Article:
In this chapter, let us go through different interesting topics such as the properties of radio waves, the propagation of radio waves and their types.
Radio waves are easy to generate and are widely used for both indoor and outdoor communications because of their ability to pass through buildings and travel long distances.
The key features are −
Since radio transmission is Omni directional in nature, the need to physically align the transmitter and receiver does not arise.
The frequency of the radio wave determines many of the characteristics of the transmission.
At low frequencies, the waves can pass through obstacles easily. However, their power falls with an inverse-squared relation with respect to the distance.
The higher frequency waves are more prone to absorption by rain drops and they get reflected by obstacles.
Due to the long transmission range of the radio waves, interference between transmissions is a problem that needs to be addressed.
In the VLF, LF and MF bands the propagation of waves, also called as ground waves follow the curvature of the earth. The maximum transmission ranges of these waves are of the order of a few hundred kilometers. They are used for low bandwidth transmissions such as Amplitude Modulation (AM) radio broadcasting.
The HF and VHF band transmissions are absorbed by the atmosphere, near the Earth's surface. However, a portion of the radiation, called the sky wave, is radiated outward and upward to the ionosphere in the upper atmosphere. The ionosphere contains ionized particles formed due to the Sun's radiation. These ionized particles reflect the sky waves back to the Earth. A powerful sky wave may be reflected several times between the Earth and the ionosphere. Sky waves are used by amateur ham radio operators and for military communication.
In Radio communication systems, we use wireless electromagnetic waves as the channel. The antennas of different specifications can be used for these purposes. The sizes of these antennas depend upon the bandwidth and frequency of the signal to be transmitted.
The mode of propagation of electromagnetic waves in the atmosphere and in free space may be divided in to the following three categories −
In ELF (Extremely low frequency) and VLF (Very low frequency) frequency bands, the Earth, and the ionosphere act as a wave guide for electromagnetic wave propagation.
In these frequency ranges, communication signals practically propagate around the world. The channel band widths are small. Therefore, the information is transmitted through these channels has slow speed and confined to digital transmission.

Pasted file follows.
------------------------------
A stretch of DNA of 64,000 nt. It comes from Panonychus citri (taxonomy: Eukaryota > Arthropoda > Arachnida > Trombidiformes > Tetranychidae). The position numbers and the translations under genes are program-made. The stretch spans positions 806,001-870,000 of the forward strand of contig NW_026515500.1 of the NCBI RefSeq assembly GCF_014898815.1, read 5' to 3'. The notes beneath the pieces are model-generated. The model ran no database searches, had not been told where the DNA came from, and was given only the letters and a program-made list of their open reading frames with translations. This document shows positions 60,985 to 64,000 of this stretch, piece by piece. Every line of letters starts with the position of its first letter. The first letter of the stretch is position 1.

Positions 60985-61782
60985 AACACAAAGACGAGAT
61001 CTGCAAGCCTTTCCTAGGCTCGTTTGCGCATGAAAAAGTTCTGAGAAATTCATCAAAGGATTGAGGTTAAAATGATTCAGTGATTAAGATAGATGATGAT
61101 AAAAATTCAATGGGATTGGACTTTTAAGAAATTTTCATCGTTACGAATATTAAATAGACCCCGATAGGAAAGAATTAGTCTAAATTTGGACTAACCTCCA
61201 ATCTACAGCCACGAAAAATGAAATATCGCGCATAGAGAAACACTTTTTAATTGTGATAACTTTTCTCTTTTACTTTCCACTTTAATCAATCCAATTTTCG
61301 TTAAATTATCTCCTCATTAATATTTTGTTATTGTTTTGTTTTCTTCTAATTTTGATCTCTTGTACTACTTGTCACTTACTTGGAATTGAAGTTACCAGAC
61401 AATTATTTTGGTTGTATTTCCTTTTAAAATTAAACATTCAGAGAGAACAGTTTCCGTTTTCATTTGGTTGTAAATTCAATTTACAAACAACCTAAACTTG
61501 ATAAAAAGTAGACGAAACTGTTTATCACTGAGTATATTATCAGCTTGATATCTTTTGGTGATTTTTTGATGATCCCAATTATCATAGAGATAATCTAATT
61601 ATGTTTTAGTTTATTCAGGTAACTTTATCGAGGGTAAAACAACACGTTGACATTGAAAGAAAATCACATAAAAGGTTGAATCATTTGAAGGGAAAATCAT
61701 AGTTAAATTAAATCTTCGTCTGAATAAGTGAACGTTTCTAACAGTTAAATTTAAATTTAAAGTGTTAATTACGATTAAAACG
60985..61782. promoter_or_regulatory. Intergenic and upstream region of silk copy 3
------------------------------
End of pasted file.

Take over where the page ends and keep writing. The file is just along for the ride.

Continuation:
Among the modes of propagation, this line-of-sight propagation is the one, which we commonly notice. In the line-of-sight communication, as the name implies, the wave travels a minimum distance of sight. Which means it travels to the distance up to which a naked eye can see. Now what happens after that? We need to employ an amplifier cum transmitter here to amplify the signal and transmit again.
This is better understood with the help of the following diagram.
The figure depicts this mode of propagation very clearly. The line-of-sight propagation will not be smooth if there occurs any obstacle in its transmission path. As the signal can travel only to lesser distances in this mode, this transmission is used for infrared or microwave transmissions.
Ground wave propagation of the wave follows the contour of earth. Such a wave is called as direct wave. The wave sometimes bends due to the Earth’s magnetic field and gets reflected to the receiver. Such a wave can be termed as reflected wave.
The above figure depicts ground wave propagation. The wave when propagates through the Earth’s atmosphere is known as ground wave. The direct wave and reflected wave together contribute the signal at the receiver station. When the wave finally reaches the receiver, the lags are cancelled out. In addition, the signal is filtered to avoid distortion and amplified for clear output.
Sky wave propagation is preferred when the wave has to travel a longer distance. Here the wave is projected onto the sky and it is again reflected back onto the earth.
The sky wave propagation is well depicted in the above picture. Here the waves are shown to be transmitted from one place and where it is received by many receivers. Hence, it is an example of broadcasting.
The waves, which are transmitted from the transmitter antenna, are reflected from the ionosphere. It consists of several layers of charged particles ranging in altitude from 30- 250 miles above the surface of the earth. Such a travel of the wave from transmitter to the ionosphere and from there to the receiver on Earth is known as Sky Wave Propagation. Ionosphere is the ionized layer around the Earth’s atmosphere, which is suitable for sky wave propagation.